Haiti is Getting Better

Haiti is getting better? That’s right! I’m sure there are a lot of missionaries, aid workers and local Haitians who would disagree with me, so I need to explain. Yes, it’s true that the political situation is a mess. That’s usual. It’s also true that violence seems to be on the rise again and we’re nowhere near to recovering from the earthquake. Any of us could write for pages about Haiti’s problems and the inadequate ways the problems are being addressed. However, I’m sure that in the ways that are really important, Haiti is slowly and steadily getting better.

The Haitian people are changing. Slowly, and certainly not all at once, the people are turning to God and away from black magic and Voodoo in its various forms. In our own small area, there is clearly much less of a voodoo influence than there was 10 years ago when I moved here. The distinctive Voodoo art and flags are gone and whereas we used to be kept awake by loud voodoo ceremonies we are much more likely to be kept awake by an all-night church service. The result is that people’s lives are changed for the better. The folk religion is one of cursing your neighbor before your neighbor curses you which lies in stark contrast to “Love your neighbor as yourself”, the message of Christianity. The old ways are certainly a strong influence, but Christianity is clearly taking hold here in a way that’s distinctive of the Haitian people.

Of course, everyone has a cell phone now and it really does make a positive difference in people’s lives. More children are born in hospitals and clinics now, which means fewer mothers and newborns die. Literacy is shooting up http://www.indexmundi.com/g/g.aspx?v=39&c=ha&l=en, life expectancy is increasing http://www.indexmundi.com/g/g.aspx?c=ha&v=30 although the earthquake gave us a big setback. Most significantly, the fertility rate is dropping http://www.indexmundi.com/g/g.aspx?v=31&c=ha&l=en. Families with fewer mouths to feed are able to send more of their children to school and are far less likely to send a child off to become a restavek (child servant/slave). I hope you all don’t mind the charts so much – demography was one of my favorite subjects in college, especially how it relates to development. Lowered birth rate is one of the most powerful indicators there is – a more highly educated, better fed population tends to have fewer children which then leads to still higher education levels and better health in the next generation. By the numbers, we should have positive expectations for Haiti’s future.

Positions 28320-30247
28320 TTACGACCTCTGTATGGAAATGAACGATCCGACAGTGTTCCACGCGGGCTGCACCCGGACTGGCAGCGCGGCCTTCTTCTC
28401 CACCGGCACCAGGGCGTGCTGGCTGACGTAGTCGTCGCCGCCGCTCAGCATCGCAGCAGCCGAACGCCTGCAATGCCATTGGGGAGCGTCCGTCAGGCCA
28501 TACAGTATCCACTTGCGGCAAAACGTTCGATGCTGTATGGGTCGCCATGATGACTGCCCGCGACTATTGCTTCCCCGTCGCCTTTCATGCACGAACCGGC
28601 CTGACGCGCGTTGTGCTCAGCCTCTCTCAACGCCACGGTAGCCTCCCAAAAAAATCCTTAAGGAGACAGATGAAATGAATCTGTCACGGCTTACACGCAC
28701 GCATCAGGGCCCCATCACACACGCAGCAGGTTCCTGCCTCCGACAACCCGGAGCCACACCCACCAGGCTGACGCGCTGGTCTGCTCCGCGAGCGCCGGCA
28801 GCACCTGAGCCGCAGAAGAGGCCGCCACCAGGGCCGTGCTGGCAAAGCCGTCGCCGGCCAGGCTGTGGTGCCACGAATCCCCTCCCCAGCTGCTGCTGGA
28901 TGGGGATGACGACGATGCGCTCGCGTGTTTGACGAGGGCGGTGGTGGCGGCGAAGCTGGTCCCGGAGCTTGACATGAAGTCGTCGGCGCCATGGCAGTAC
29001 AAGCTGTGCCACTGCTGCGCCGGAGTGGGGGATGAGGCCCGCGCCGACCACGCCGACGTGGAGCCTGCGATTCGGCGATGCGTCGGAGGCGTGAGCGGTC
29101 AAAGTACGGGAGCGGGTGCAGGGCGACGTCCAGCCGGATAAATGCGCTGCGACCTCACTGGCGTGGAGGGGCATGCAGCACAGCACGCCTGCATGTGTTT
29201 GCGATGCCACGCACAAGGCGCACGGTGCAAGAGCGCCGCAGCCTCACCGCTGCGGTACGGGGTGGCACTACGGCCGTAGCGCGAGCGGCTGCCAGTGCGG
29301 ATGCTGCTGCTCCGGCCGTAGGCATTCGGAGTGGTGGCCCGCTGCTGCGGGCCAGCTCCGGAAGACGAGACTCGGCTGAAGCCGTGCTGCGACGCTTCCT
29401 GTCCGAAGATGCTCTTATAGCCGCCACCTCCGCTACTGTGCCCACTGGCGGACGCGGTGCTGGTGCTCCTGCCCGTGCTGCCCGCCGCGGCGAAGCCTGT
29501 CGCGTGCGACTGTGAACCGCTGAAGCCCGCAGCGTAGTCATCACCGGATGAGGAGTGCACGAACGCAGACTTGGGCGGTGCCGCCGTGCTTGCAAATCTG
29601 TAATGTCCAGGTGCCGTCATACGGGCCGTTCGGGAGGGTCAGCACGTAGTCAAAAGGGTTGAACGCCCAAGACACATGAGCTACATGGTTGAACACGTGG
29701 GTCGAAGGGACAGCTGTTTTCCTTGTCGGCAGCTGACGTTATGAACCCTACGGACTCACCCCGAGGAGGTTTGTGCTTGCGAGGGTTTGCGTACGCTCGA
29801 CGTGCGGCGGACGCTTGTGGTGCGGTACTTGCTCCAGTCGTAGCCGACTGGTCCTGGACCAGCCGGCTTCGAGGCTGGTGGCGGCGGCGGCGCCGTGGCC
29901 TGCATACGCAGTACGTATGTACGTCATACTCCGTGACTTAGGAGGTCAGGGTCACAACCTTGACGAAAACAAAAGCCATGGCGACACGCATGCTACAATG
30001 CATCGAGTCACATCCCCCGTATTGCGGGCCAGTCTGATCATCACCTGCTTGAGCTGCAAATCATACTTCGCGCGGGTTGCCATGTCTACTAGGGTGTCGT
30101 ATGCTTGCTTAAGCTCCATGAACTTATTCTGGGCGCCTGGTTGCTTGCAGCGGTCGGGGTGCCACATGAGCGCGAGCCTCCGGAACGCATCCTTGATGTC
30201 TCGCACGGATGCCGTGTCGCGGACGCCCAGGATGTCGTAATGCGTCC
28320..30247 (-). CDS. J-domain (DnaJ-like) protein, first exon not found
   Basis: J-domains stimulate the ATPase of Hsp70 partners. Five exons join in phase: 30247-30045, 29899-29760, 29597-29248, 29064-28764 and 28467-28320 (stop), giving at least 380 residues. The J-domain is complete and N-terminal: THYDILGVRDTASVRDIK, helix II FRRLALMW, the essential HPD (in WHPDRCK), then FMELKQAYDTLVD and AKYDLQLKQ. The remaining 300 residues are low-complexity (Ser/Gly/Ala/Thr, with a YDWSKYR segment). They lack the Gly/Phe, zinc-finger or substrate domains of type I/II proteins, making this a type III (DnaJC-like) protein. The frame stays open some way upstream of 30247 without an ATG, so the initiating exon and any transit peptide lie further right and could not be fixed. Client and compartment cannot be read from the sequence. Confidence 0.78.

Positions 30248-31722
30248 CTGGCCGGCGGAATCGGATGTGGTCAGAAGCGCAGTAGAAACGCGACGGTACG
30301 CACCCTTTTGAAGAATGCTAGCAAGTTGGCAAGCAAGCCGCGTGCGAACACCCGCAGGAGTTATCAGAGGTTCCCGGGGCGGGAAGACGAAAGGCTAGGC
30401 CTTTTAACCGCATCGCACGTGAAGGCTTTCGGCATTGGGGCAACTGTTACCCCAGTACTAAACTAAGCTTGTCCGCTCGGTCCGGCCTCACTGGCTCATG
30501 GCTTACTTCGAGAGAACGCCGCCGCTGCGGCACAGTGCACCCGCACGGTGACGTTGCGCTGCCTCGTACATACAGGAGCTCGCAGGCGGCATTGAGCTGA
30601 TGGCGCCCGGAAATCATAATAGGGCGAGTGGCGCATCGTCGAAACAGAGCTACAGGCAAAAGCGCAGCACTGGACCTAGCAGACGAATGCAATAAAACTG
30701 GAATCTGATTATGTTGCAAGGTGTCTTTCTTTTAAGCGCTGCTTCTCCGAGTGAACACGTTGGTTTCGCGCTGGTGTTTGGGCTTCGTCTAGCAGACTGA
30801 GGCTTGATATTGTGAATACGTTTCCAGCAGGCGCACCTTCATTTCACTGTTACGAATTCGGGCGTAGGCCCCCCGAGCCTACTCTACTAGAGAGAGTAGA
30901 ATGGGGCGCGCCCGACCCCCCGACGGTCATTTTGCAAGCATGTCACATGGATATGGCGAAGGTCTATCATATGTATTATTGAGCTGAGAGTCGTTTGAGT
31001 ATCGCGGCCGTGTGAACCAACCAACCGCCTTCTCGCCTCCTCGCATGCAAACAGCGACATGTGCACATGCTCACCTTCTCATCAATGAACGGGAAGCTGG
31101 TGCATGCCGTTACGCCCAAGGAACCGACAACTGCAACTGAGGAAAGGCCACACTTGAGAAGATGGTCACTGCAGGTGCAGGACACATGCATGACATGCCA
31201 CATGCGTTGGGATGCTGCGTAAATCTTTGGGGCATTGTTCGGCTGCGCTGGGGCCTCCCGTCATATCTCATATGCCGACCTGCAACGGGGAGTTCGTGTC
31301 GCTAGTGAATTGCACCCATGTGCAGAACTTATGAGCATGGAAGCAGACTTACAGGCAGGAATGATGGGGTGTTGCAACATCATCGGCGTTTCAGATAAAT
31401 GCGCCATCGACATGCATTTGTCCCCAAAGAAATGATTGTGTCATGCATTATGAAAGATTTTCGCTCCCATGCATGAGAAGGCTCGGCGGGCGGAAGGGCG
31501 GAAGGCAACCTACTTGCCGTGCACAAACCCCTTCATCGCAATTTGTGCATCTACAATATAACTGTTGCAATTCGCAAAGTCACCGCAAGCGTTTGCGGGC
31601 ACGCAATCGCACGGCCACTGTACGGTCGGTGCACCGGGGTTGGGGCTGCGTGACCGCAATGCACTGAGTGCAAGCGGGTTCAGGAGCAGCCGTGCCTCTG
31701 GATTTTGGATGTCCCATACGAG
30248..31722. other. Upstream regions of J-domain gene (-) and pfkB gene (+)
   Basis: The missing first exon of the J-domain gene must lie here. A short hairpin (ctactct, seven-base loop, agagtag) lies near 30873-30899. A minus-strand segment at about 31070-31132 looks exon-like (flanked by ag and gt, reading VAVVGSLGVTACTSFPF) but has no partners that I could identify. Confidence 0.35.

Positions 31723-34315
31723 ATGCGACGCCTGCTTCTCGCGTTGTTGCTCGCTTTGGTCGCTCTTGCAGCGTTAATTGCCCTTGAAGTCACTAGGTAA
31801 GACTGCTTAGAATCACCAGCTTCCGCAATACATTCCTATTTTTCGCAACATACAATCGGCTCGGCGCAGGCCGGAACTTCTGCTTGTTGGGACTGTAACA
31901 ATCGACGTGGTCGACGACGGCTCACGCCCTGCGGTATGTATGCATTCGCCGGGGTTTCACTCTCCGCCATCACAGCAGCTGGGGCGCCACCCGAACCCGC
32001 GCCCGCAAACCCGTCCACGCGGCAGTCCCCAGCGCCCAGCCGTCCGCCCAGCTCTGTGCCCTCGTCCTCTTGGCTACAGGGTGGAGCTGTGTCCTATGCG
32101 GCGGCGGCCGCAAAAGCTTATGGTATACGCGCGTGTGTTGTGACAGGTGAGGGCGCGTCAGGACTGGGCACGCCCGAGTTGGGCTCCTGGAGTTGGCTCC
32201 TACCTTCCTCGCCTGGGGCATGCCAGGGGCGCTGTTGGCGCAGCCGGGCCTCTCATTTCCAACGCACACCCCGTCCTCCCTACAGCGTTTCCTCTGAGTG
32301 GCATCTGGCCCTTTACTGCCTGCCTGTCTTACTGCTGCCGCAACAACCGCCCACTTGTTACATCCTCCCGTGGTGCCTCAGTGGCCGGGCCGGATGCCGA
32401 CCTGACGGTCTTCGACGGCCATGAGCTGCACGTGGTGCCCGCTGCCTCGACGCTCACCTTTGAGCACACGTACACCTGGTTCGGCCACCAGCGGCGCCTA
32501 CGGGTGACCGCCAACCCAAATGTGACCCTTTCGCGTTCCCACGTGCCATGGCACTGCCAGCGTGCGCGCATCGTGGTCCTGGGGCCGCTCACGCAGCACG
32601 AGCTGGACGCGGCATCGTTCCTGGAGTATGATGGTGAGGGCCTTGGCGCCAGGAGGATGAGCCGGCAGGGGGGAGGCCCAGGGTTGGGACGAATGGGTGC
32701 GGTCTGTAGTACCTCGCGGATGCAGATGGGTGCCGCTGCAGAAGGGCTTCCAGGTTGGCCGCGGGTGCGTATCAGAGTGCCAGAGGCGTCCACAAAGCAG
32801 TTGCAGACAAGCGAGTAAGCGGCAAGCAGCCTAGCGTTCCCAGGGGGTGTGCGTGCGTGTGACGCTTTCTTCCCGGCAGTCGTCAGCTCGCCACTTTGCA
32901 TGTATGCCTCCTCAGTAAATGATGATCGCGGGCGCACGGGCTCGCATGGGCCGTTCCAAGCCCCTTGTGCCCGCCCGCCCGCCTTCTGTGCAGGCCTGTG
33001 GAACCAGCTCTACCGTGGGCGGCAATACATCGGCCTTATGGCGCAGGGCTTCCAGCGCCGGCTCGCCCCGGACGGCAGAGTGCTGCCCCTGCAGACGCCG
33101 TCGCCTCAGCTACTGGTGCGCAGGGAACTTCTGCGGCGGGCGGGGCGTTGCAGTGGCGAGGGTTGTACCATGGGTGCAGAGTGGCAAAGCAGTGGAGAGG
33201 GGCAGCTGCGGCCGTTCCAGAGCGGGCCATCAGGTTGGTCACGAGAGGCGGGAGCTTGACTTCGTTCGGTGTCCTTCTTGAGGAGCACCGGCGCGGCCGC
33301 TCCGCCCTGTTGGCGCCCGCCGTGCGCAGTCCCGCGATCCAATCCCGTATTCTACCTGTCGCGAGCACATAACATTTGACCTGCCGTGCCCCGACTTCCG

From our own particular water-centered perspective, it’s pretty clear that the water problem is starting to improve. Much more so than when I arrived here, Haitians understand the importance of safe drinking water. We very rarely have a problem taking orders for filters anymore. The cholera epidemic actually helped with this situation. Many thousands of people have died from Cholera since it arrived in Haiti in 2010, but another missionary pointed out to me the other day that Typhoid has been around for many years and kills more people each year than Cholera. The increased awareness about Cholera and the importance of safe water has undoubtedly led to a much lower incidence of Typhoid and all the other types of waterborne illness as well! We still have a long way to go, folks, don’t worry about us running out of people that need filters anytime soon!

So Haiti is getting better even though almost all of the news we hear is something negative. Perhaps the positive difference over the past ten years has been negligable, but it has been noticeable. I’m feeling cautiously optimistic, maybe even excited for the next ten years.

Belle Pays

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